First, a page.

After writing this post about Significant Songs of Generations Past, I flashed on “Smokin’ in the Boy’s Room,” the great dumbass anthem of 1973. If you are a Listener of a Certain Age, this song brings back all kinds of associations, few of them good.
AM radio was everywhere, and playlists were so tightly regimented you could set your watch to them. (“Terry Jacks is singing ‘Seasons in the Sun’? I better run or I’ll be late for homeroom!”) It was a time when cigarette-smoking was virtually omnipresent and socially acceptable — in fact, you were considered a rude sorehead if you objected to people making your house stink like a topped-off ashtray. Schoolteachers were rewarded for their idealism, commitment and professionalism with rock-bottom wages and, as an extra-special bit of humiliation, mandatory rounds of “potty patrol” to keep their youthful charges from firing up coffin nails in the school toilet. I’m sure it did wonders for a teacher’s self-esteem to teach poetry and algebra to bored teenagers after spending forty-five minutes standing by a urinal and sniffing the air.
And, to top it all off, they had to endure the prospect of turning on the car radio during the drive home and hearing Brownsville Station hammer away at standard-issue blues changes while Cub Koda sneered, “Teacher don’t you fill me up with your rules.” It’s a wonder one of them didn’t come to school with a machine gun and start blasting away at anything with bell-bottoms or feathered hair.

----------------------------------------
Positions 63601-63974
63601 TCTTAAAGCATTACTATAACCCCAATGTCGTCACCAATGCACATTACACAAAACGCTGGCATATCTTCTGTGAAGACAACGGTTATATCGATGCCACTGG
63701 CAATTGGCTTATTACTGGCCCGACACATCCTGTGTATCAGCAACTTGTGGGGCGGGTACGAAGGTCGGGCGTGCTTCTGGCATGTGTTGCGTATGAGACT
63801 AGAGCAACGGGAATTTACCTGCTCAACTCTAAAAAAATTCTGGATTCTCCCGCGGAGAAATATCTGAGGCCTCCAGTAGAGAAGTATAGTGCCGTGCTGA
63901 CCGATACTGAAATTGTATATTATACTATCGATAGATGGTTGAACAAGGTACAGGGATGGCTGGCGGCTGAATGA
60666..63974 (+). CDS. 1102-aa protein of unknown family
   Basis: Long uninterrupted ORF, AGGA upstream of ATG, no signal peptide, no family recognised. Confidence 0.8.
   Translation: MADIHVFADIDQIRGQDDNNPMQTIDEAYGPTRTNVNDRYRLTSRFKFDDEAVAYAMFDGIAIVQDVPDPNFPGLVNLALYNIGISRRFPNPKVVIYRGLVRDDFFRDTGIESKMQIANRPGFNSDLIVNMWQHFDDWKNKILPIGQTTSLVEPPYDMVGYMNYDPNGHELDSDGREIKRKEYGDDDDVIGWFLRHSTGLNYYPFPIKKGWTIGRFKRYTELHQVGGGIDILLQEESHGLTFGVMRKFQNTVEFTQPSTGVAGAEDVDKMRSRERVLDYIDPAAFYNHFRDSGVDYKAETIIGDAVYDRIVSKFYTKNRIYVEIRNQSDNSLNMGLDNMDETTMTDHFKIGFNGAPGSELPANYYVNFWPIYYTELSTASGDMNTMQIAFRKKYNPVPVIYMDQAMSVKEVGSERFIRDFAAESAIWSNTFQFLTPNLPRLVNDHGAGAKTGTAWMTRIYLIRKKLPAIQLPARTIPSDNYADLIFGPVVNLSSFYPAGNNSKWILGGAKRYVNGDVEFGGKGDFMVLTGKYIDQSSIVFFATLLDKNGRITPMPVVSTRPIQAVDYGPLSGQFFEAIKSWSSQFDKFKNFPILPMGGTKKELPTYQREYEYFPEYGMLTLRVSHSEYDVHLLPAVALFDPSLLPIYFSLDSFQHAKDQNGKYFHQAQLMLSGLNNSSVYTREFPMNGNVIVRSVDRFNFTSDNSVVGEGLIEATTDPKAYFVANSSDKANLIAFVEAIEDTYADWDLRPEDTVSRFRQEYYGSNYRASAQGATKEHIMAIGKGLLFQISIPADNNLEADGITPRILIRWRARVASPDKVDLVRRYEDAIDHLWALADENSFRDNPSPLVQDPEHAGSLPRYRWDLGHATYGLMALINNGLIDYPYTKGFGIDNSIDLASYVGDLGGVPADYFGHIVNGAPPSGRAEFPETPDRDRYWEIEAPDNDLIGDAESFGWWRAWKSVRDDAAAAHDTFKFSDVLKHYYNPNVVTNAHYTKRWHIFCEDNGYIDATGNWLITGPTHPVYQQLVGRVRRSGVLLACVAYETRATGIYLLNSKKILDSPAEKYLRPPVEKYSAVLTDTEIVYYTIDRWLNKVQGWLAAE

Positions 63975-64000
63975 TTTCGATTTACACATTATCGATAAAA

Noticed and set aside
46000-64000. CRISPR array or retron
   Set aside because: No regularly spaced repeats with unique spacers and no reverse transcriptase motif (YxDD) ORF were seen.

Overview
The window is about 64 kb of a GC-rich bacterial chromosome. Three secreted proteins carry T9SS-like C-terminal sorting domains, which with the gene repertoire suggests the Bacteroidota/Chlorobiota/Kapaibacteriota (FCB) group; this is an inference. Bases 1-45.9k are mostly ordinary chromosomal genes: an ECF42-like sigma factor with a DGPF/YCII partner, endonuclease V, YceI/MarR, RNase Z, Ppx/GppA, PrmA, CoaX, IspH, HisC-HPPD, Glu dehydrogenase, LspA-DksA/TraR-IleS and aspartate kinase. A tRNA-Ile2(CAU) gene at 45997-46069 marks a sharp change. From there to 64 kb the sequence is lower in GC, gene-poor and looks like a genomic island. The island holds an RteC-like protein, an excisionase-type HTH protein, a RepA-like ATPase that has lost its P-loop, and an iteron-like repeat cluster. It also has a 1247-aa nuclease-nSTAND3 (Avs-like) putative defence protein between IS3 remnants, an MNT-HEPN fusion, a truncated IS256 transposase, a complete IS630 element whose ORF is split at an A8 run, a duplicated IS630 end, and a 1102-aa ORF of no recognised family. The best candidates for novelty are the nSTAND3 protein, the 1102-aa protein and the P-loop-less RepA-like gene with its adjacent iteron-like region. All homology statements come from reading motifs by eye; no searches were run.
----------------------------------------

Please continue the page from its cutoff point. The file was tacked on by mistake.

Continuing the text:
Still with me? Good, because now the story gets better. Brownsville Station called it quits in 1979 but bandleader and guitarist Cub Koda spent the next two decades cementing a reputation as a highly knowledgeable blues scholar and journalist whose work served as the cornerstone for the All Music Guide to the Blues. He also continued playing and recording music, most of it blues and roots music with a Dr. Demento-ish sense of humor. In fact, “Random Drug Testing,” done in the style of a Delta field holler — “Well, the boss man said you gotta pee in the cup, pee in the cup, pee in the cup . . .” — achieved its widest audience through the good doctor, who underneath his goofy image is one of the most consummately serious music lovers around. If his sense of humor and showmanship offended the sensibilities of what Koda called “blues nazis,” so much the better:
I’ve never understood how someone can obviate their own personality to crawl inside somebody else’s skin,” he continued. “If I can’t bring something of my own self to it, it just doesn’t make any sense to me. And, to me, you should throw your heart and soul into that music. The thing I don’t agree with with the blues nazis is, ‘Oh, you’ve got to play it just like the original Checker 78.’ If you mummify something and just turn it into a museum piece, it won’t live. That music’s vibrant, and you’ve just got to play that stuff like you’re killing rattlesnakes in your backyard–with a vengeance.
In the years before his untimely death in 2000, Koda played a series of Christmas season shows that were a local institution in his home base of Ann Arbor, Mich. Though he never disavowed “Smokin’ in the Boy’s Room” or the white-jumpsuit and platform-heels days with Brownsville Station, Koda did occasionally allow that “We were very much of our time.”